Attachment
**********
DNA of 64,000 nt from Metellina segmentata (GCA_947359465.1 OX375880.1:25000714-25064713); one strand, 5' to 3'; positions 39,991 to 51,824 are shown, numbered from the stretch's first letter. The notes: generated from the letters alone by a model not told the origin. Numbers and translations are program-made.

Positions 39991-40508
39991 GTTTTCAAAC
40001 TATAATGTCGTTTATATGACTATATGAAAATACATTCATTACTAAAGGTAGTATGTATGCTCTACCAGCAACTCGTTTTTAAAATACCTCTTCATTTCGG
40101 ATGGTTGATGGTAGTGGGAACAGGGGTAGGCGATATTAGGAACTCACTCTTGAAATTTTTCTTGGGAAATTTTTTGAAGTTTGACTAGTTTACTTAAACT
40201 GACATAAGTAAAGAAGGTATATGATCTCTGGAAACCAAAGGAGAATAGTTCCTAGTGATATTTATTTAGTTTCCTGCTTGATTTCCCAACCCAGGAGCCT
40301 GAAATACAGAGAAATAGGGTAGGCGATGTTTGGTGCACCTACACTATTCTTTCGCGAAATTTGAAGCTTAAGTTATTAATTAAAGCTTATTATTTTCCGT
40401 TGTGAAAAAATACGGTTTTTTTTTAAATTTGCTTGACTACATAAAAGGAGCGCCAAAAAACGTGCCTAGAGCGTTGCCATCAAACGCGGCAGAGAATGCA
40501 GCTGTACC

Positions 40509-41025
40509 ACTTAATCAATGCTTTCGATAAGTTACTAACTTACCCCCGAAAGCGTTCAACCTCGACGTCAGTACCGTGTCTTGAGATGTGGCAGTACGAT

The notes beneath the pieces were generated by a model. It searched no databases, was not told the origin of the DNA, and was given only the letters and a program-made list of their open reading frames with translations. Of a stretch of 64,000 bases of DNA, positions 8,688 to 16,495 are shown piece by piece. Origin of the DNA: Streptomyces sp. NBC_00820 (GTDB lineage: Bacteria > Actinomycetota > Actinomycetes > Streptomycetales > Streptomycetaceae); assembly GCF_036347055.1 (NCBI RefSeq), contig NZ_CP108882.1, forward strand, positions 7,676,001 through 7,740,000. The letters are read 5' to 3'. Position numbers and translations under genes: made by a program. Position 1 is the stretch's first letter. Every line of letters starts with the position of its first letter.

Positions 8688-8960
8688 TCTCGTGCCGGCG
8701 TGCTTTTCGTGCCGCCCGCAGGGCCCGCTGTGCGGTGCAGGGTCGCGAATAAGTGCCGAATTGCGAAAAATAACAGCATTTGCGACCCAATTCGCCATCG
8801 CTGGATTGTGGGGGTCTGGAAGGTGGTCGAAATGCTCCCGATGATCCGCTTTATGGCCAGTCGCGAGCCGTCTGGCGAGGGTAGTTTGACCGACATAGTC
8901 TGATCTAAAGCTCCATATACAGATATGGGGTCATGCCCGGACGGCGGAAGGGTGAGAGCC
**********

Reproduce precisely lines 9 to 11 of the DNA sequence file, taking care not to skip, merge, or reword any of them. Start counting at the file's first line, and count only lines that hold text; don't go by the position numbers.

40501 GCTGTACC

Positions 40509-41025
40509 ACTTAATCAATGCTTTCGATAAGTTACTAACTTACCCCCGAAAGCGTTCAACCTCGACGTCAGTACCGTGTCTTGAGATGTGGCAGTACGAT